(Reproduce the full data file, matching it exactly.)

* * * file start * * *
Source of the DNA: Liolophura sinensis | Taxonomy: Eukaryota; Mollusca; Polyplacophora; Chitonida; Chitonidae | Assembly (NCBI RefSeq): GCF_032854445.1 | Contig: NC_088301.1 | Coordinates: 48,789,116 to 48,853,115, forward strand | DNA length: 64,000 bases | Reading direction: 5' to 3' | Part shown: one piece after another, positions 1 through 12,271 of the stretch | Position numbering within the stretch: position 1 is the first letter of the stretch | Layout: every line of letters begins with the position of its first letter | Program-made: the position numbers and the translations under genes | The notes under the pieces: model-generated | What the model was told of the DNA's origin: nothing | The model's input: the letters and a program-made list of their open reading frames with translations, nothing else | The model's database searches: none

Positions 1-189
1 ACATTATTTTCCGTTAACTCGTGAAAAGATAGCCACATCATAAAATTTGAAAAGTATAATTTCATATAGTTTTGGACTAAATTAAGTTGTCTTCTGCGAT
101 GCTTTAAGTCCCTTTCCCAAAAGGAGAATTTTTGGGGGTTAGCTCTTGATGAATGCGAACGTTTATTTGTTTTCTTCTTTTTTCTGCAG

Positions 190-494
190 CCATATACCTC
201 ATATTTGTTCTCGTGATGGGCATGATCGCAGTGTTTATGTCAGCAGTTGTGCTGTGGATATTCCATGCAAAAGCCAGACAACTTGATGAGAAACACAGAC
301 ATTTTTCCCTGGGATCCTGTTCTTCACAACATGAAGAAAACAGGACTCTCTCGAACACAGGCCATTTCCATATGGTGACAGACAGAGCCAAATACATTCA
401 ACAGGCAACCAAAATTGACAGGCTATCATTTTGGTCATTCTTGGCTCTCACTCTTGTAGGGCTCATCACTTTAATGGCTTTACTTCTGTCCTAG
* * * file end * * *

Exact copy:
Source of the DNA: Liolophura sinensis | Taxonomy: Eukaryota; Mollusca; Polyplacophora; Chitonida; Chitonidae | Assembly (NCBI RefSeq): GCF_032854445.1 | Contig: NC_088301.1 | Coordinates: 48,789,116 to 48,853,115, forward strand | DNA length: 64,000 bases | Reading direction: 5' to 3' | Part shown: one piece after another, positions 1 through 12,271 of the stretch | Position numbering within the stretch: position 1 is the first letter of the stretch | Layout: every line of letters begins with the position of its first letter | Program-made: the position numbers and the translations under genes | The notes under the pieces: model-generated | What the model was told of the DNA's origin: nothing | The model's input: the letters and a program-made list of their open reading frames with translations, nothing else | The model's database searches: none

Positions 1-189
1 ACATTATTTTCCGTTAACTCGTGAAAAGATAGCCACATCATAAAATTTGAAAAGTATAATTTCATATAGTTTTGGACTAAATTAAGTTGTCTTCTGCGAT
101 GCTTTAAGTCCCTTTCCCAAAAGGAGAATTTTTGGGGGTTAGCTCTTGATGAATGCGAACGTTTATTTGTTTTCTTCTTTTTTCTGCAG

Positions 190-494
190 CCATATACCTC
201 ATATTTGTTCTCGTGATGGGCATGATCGCAGTGTTTATGTCAGCAGTTGTGCTGTGGATATTCCATGCAAAAGCCAGACAACTTGATGAGAAACACAGAC
301 ATTTTTCCCTGGGATCCTGTTCTTCACAACATGAAGAAAACAGGACTCTCTCGAACACAGGCCATTTCCATATGGTGACAGACAGAGCCAAATACATTCA
401 ACAGGCAACCAAAATTGACAGGCTATCATTTTGGTCATTCTTGGCTCTCACTCTTGTAGGGCTCATCACTTTAATGGCTTTACTTCTGTCCTAG